soar.  The cinema is, and always will be a visual experience illustrated
with words - simple words.  Cinema dialogue is, and always will be,
simple and short.  Everything about Shakespeare plays and everything
about film is in opposition.  They will never come together.  You can
film a stage play, like Olivier's Othello, but it is boring cinema and
poor theatre.

Open air stages have all but gone, so we are left with what 2002 can
give us.  Perhaps radio is best for poetic drama but I like to see the
eyes of the actors and actresses.  Theatre seems the obvious place for
modern Shakespeare but it is proscenium rather than in-the-round and
very often poor amateur acting.  This leaves us with television the only
medium that can pull it off in our present time.  Great actors can be
obtained - faces can be seen up close - sets can be minimal - and if the
play is long, it needn't be cut, just chopped into smaller bits like a
mini-series.

SAM

[6]-------------------------------------------------------------
From:           Annalisa Castaldo <
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Date:           Tuesday, 2 Apr 2002 13:54:09 -0500
Subject: 13.0919 Towards a New Dunciad
Comment:        RE: SHK 13.0919 Towards a New Dunciad

"Professors of English Literature have no special competence to expound
films.  They cannot speak of directing, acting, editing, scoring,
costume design, production design or cinematography with any
professional knowledge or authority."

Why not? It may surprise you to know that some of us have learned the
language of films. More to the point, do you discount the authority of
every reviewer now working who does not have an advanced degree in film
studies? I believe that most do not, and yet by a study of their field
and the viewing of many, many films, they attain a level of expertise
that is more than adequate to their job. I feel the same is true of the
poor slobs in English who dare to talk of films.

"these movies aren't good enough or important enough to be the subject
of an academic discipline.  Scholars who publish books and articles on
them are contributing to the decline of academic, intellectual and
artistic standards.  They are hastening the reign of Universal
Darkness."

The idea that I might have any influence - good or bad - on "the reign
of Universal Darkness" would make my day if I could only believe it. It
is remarkable to me that something you consider a "sham" should have so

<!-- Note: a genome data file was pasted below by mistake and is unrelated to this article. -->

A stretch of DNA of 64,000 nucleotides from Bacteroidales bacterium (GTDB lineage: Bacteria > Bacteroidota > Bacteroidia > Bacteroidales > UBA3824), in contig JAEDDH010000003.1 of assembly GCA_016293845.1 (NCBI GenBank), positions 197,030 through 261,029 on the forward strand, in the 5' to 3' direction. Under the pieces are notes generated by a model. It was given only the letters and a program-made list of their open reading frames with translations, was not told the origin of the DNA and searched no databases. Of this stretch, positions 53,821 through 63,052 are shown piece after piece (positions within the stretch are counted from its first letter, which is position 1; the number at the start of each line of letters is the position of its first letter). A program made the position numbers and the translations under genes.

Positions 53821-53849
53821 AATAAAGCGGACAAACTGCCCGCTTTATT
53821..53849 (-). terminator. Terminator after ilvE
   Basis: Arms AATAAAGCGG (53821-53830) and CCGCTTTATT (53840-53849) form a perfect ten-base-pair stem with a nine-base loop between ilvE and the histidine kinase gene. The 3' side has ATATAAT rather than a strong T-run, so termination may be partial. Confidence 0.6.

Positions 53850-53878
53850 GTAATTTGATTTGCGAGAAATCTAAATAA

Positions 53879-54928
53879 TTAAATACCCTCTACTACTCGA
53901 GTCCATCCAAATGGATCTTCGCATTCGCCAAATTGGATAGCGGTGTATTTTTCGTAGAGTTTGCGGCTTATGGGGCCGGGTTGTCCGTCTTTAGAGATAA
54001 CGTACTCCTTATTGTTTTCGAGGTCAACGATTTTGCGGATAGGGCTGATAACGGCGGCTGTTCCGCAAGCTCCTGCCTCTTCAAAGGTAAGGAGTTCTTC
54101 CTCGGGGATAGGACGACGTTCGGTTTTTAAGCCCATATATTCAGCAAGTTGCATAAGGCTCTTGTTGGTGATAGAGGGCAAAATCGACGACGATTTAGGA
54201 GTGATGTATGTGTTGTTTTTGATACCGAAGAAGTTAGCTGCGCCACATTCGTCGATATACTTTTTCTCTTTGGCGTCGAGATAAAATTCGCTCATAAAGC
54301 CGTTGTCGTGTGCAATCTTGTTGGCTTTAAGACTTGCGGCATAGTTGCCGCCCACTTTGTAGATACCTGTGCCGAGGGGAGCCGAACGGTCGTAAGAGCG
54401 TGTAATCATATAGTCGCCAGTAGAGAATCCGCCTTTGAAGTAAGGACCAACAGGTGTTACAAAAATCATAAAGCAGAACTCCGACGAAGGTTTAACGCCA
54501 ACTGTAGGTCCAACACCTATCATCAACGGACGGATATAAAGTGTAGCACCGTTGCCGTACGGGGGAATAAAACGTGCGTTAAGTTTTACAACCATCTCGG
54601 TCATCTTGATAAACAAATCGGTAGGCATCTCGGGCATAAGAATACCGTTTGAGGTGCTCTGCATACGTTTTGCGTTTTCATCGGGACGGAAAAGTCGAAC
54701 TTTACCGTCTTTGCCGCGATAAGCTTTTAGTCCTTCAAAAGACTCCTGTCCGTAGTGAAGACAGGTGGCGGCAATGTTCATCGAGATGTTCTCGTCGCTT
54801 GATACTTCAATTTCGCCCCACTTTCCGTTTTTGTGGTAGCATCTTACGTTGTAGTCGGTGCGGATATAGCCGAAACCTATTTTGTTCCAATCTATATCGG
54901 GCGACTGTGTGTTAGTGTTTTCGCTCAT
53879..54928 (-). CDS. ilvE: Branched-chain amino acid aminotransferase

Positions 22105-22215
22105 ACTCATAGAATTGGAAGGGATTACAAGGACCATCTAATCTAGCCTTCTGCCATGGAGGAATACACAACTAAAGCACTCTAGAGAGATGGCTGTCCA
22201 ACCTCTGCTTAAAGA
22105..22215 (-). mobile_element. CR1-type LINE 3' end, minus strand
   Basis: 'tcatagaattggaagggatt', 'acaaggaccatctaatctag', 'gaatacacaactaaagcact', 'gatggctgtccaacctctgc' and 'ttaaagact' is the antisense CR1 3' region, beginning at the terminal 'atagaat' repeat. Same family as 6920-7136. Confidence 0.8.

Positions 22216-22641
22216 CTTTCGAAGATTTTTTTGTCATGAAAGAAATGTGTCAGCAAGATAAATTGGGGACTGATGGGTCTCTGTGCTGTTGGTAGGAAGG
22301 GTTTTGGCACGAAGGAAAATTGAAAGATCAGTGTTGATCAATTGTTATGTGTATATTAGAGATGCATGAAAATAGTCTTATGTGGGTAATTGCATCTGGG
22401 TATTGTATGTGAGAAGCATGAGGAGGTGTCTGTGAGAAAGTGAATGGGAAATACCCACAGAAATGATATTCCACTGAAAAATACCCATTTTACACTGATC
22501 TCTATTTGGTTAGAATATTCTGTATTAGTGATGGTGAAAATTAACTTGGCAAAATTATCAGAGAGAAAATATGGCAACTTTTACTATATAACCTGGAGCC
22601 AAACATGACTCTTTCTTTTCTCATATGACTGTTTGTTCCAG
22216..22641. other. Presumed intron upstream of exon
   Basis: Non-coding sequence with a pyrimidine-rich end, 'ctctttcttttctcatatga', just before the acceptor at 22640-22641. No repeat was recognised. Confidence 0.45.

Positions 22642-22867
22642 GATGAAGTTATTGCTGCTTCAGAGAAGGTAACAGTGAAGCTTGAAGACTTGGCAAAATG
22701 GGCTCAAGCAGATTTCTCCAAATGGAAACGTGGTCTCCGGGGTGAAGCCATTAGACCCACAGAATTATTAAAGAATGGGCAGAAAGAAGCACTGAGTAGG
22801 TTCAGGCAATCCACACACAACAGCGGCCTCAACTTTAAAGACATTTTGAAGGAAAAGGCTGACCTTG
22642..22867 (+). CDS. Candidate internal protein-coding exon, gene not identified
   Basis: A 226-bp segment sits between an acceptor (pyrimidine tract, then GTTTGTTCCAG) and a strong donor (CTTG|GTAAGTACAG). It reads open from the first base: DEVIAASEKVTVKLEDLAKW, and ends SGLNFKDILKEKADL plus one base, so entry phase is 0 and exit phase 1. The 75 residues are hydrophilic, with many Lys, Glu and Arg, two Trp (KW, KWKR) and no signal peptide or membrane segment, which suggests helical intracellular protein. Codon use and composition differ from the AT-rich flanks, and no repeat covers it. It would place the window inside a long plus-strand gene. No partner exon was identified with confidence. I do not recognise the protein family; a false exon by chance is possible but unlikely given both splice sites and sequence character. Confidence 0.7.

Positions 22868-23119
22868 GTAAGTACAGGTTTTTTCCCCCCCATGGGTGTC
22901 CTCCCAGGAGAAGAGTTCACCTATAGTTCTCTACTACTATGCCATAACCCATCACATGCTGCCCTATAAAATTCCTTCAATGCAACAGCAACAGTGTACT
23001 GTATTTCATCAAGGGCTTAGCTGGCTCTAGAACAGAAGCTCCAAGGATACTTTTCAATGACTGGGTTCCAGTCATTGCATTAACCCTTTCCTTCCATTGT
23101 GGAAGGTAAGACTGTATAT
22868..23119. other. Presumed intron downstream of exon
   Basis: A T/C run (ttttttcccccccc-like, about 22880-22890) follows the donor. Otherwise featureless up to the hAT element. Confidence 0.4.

much power. Indeed, Universal Darkness must be very slow in arriving,
since Shakespearean film studies has been going strong since at least
Jack Jorgens' book in 1977. Do you have any idea how much longer we
might have to wait?

Annalisa Castaldo
(destructor of academic, intellectual and artistic standards since 1998)
Temple University

[7]-------------------------------------------------------------
From:           Robin Hamilton <
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Date:           Tuesday, 2 Apr 2002 20:01:28 +0100
Subject: 13.0919 Towards a New Dunciad
Comment:        Re: SHK 13.0919 Towards a New Dunciad

> From:           Charles Weinstein <
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> Since some listmembers have failed to grasp my points, let me summarize
> them.
>
> 1.  The plays are masterpieces; the films are not; and the plays and the
> films are not interchangeable.

I think I may be one of the listmembers who fail to grasp this.

"The plays are masterpieces" -- what (or which) plays?  The Quartos or
the Folio?  The 16/17thC staged versions? After or before 1660?  The
pre-or -post Garrick live stagings?  Where is the line in the sand?
Live vs.  filmed (on broadscreen or the box?)

Sorry, I'm +still+ confused.

Robin Hamilton.

[8]-------------------------------------------------------------
From:           Steve Roth <
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Date:           Tuesday, 2 Apr 2002 11:56:43 -0800
Subject: 13.0919 Towards a New Dunciad
Comment:        Re: SHK 13.0919 Towards a New Dunciad

Charles Weinstein:

>4.  Shakespeare on Film is a sham, and the economics of academia cannot
>justify its perpetuation.

What about Shakespeare in Performance (covering stagings of the plays in
"theatres")? Is this worthy of academic study?

If yes, are all productions worthy of study?

If no, by what criteria does one determine which productions are worthy?

Thanks,
Steve
http://princehamlet.com

[9]-------------------------------------------------------------
From:           David Wallace <
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Date:           Tuesday, 02 Apr 2002 18:17:07 -0800
Subject: 13.0919 Towards a New Dunciad
Comment:        Re: SHK 13.0919 Towards a New Dunciad

  Charles Weinstein writes:

> Since some listmembers have failed to grasp my points, let me summarize
> them.

> 1.  The plays are masterpieces; the films are not; and the plays and the
> films are not interchangeable.

> 2.  Professors of English Literature have no special competence to